• MS. Milner, Helen V. “Globalization, Development, and International Institutions: Normative and Positive Perspectives.”
  • MS. Joseph E. Stiglitz, from Freefall: America, Free Markets, and the Sinking of the World Economy
  • BSO. Chapter 28. Thomas, Caroline. “Poverty, development, and hunger.”

Recommended:

  • Jawara, Fatoumata and Aileen Kwa.  2003. Chapter Six.  Behind the scenes at the WTO:  the real world of international trade negotiations. Zed Books:  New York.
  • BSO. Chapter 27. Watson, Matthew. “Global trade and finance.”
  • MS. Gilpin, Robert. “The Nature of Political Economy.”
  • BSO. Chapter 1. McGrew, Anthony. “Globalization and global politics.”
  • MS. Wolf, Martin.  “From Why Globalization Works.”

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Class 21 (November 16)

Study Cycles 3 & 4: The Global Economy; Poverty, Development & Trade

Class Lecture and Discussion

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FRIDAY, NOVEMBER 18

Rough Drafts DUE

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Class 22, November 21

Study Cycle 5: Global Governance & the Environment

Presentation: Human Rights and Transnational Actors: Francesca, Grace, Daniela, and Rachel U.

Course Activities: Lecture

Readings:

  • BSO. Chapter 18. Little, Richard. “International Regimes”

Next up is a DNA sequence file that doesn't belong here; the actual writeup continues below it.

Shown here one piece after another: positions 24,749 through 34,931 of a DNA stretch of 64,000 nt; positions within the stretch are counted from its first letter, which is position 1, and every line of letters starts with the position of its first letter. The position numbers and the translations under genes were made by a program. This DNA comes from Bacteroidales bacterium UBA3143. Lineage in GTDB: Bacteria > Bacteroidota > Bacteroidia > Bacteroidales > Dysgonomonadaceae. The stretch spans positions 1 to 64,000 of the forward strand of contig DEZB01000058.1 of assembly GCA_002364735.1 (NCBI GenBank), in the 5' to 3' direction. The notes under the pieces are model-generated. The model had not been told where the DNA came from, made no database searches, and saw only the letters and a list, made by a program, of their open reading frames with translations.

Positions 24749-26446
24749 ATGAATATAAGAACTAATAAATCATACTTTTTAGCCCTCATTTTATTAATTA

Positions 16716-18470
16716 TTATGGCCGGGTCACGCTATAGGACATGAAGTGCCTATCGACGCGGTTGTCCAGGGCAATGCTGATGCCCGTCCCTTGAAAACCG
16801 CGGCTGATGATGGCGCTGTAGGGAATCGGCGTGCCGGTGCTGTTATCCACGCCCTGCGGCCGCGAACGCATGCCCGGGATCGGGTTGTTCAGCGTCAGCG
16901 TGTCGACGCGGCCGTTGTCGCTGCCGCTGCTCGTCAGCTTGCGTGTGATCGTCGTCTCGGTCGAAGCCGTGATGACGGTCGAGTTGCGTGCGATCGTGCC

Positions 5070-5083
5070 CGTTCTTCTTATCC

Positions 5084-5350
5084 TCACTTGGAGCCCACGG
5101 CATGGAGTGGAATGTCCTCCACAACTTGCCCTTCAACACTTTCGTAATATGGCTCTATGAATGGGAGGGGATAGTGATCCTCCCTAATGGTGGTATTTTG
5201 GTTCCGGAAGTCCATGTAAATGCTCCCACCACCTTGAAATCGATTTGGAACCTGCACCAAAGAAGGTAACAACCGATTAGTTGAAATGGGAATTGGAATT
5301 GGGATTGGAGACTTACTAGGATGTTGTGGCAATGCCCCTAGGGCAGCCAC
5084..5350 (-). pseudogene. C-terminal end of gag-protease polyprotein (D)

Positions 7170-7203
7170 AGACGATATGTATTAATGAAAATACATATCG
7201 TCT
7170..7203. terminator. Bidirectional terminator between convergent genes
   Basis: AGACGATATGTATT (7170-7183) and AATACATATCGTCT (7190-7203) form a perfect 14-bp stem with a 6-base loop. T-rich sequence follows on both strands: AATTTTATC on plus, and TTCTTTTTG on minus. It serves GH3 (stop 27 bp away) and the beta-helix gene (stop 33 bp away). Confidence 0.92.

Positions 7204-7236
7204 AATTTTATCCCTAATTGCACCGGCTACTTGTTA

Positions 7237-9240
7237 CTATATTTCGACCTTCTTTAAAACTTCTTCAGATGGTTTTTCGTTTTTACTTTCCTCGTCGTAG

• BSO. Chapter 21.  Vogler, John. “Environmental issues”

Recommended:

  • BSO.  Chapter 17. Reus-Smit, Christopher. “International Law”
  • MS. Hardin, Garrett. “The Tragedy of the Commons”

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Class 23, November 28

Study Cycle 5: Global Governance & the Environment

Course Activities: Lecture

Presentation by “Global Governance & the Environment Group”

Presentation by “Human Rights and Transnational Actors Group 1”

Readings:

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Class 24, November 30

Study Cycle 6: Human Rights and Transnational Actors

Course Activities: Study Cycle Group Presentation, Lecture

Presentation by “Human Rights and Transnational Actors Group 2”

Readings:

  • BSO.  Chapter 20.  Willetts, Peter. “Transnational actors and international organizations in global politics”
  • MS. Keck, Margaret E. and Kathryn Sikkink. “Transnational advocacy networks in international politics….”  
  • BSO. Chapter 30. Donnelly, Jack. “Human Rights.”

Recommended:

  • MS. Sen, Amartya. “Universal Truths: Human Rights and the Westernizing Illusion.” 

December

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Class 25, December 5

Course synthesis and Review

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Class 26, December 7

In-class Exam (covers second-half of course)

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end of classes

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16 December 2011. FRIDAY. 5:00 pm

Final Research Paper Due